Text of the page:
An impressive feat of craft and design, the case is more than a metre square. Encircling its centre are hooks, harpoons and lances – those lethal instruments of the shark hunt to be wrestled into action with the muscle of a leather palm guard. In contrast, the finest of hooks and most delicate of fishing flies crown the display; metal minutiae for the sensitive, skilful hands of the recreational river fisher, a pastime that was growing in popularity with the introduction of salmon and trout to the colonies from the 1860s. Heavy hook chains are similarly juxtaposed with lightweight silk and hemp line. Each group of hooks, lines and flies is identified.
The work was almost certainly produced for display in the Jubilee International Exhibition in Adelaide in 1887 and the Centennial International Exhibition in Melbourne in 1888.5 The extent of Bartleet & Sons’ use of such display cases for promotional and commercial purposes beyond this is not known. Did the company produce variations for businesses such as Christensen’s, or was this, as assumed, a unique item that Christensen procured from the Melbourne exhibition? The Museum of Applied Arts and Sciences was given a similar fishing display from Bartleet’s in 1884, while Museum Victoria holds a gothic-inspired needle display that was exhibited at the 1888 Melbourne exhibition.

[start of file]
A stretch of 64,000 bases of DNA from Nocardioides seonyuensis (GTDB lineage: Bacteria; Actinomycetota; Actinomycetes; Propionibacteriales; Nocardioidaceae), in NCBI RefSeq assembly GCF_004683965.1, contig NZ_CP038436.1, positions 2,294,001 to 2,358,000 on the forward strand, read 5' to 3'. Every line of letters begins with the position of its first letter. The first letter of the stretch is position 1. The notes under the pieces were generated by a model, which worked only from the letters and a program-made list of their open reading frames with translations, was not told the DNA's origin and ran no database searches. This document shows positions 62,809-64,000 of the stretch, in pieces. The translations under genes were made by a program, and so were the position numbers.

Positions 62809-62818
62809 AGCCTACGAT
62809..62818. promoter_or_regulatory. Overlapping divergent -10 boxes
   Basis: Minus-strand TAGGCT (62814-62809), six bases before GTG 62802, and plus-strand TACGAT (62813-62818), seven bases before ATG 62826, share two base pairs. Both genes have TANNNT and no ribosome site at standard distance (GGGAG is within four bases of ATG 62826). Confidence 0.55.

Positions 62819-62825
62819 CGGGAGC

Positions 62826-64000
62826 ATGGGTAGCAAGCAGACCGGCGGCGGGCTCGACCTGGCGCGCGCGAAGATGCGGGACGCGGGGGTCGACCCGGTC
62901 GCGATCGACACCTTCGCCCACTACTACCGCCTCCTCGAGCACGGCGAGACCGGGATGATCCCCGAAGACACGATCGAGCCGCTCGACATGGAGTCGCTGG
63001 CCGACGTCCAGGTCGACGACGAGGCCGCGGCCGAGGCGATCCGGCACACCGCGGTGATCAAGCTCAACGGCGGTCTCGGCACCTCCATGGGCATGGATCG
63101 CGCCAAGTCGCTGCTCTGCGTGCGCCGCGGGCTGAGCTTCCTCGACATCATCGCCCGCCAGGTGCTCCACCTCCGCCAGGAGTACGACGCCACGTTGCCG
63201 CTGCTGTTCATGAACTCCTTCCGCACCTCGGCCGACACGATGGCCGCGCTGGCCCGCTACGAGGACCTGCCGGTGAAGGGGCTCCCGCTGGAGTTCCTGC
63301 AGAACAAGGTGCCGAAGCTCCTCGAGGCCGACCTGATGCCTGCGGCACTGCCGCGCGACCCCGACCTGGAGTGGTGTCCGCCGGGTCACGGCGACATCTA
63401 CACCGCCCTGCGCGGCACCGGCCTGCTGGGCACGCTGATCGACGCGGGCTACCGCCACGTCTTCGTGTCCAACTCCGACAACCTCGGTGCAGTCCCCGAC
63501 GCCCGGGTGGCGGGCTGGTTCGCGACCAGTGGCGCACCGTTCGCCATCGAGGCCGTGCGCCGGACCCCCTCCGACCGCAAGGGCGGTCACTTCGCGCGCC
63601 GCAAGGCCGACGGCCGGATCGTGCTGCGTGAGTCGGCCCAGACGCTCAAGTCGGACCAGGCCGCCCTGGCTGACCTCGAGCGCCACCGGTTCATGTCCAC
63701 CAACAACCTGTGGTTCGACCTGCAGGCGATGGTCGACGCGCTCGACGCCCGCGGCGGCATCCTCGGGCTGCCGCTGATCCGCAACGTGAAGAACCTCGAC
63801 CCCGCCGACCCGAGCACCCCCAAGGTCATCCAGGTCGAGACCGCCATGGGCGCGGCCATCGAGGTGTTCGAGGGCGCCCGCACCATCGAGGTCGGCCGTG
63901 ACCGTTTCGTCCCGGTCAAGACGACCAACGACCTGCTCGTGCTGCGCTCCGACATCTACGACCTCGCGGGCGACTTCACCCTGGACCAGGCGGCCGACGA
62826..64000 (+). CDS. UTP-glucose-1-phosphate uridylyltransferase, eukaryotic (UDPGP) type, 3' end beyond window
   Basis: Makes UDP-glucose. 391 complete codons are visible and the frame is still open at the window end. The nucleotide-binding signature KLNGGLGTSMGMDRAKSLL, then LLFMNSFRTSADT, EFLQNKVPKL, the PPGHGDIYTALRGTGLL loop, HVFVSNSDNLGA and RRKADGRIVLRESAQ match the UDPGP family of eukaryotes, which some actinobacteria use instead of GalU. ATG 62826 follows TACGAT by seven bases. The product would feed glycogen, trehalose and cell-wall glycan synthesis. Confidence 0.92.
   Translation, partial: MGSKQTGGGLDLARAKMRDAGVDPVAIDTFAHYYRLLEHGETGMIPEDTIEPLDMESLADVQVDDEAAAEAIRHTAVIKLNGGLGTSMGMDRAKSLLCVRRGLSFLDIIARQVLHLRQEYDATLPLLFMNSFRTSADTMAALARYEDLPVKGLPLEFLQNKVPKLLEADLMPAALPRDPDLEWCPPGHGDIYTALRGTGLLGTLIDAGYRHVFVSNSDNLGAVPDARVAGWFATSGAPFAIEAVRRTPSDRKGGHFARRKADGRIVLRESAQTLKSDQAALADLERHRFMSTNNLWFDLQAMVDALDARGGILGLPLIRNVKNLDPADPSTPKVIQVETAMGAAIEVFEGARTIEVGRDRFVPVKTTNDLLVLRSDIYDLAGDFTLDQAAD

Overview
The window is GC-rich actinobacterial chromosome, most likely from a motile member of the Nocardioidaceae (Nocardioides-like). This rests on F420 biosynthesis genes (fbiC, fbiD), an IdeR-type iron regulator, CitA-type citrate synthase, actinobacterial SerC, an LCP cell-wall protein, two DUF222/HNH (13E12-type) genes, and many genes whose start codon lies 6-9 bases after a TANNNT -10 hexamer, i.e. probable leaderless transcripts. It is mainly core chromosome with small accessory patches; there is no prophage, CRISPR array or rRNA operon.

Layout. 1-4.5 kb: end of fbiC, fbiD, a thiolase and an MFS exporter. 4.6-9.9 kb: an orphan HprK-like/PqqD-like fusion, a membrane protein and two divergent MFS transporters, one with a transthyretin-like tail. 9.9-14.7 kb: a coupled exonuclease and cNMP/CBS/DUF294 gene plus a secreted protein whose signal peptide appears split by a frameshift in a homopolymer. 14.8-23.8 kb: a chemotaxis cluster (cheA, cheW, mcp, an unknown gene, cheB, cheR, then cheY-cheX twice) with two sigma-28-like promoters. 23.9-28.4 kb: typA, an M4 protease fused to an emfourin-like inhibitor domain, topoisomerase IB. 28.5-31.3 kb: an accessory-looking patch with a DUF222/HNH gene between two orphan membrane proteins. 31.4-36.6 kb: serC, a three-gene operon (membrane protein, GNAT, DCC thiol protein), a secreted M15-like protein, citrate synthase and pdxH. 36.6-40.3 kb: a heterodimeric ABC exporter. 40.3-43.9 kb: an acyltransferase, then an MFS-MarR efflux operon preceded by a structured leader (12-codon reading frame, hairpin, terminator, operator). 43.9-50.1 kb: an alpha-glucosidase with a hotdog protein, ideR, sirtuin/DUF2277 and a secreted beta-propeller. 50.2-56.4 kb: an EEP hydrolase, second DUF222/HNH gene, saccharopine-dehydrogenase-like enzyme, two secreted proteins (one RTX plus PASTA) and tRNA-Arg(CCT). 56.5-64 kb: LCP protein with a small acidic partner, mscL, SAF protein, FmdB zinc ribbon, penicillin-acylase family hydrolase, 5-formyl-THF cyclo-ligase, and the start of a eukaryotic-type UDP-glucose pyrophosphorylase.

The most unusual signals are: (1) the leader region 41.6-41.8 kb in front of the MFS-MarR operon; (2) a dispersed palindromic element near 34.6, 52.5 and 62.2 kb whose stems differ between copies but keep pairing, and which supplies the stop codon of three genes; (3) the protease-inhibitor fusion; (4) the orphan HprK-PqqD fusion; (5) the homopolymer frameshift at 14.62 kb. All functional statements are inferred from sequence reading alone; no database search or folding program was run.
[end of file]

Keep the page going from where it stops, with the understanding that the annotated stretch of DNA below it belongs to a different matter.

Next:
The Maritime Museum's display comprises sought-after items of fishing tackle that match the description of those from Bartleet's comprehensive entry in the Centennial International Exhibition published in the Argus in October 1888:6
Of fishhooks no less than 1,253 different sorts are exhibited, among which are specimens of the turn-down-eyed hooks made solely by the firm under the instructions of Mr Cholmondeley Pennel, the author of many standard works on fishing and now greatly used by anglers at home. Some Mayfly hooks are also to be seen here … and a variety of other hooks from the tiniest trout hook to an implement big enough to kill a tunny fish or a shark.
In the same case is included a very complete collection of tackle and other appliances for fishing every kind of waters. Among these may be noticed the ‘Archer’ spinner, made in three sizes for pike, salmon, and trout, and capable of being used with almost every kind of natural bait, while for sea fishing the spinner is mounted with brass swivels and japanned trebles. Besides this there are other kinds of spinning bait, such as ‘angel’ and ‘phantom’ minnows and spoons, artificial grasshoppers, caterpillars, bees, wasps, beetles, and every kind of lure for the most dainty or crafty of fishes.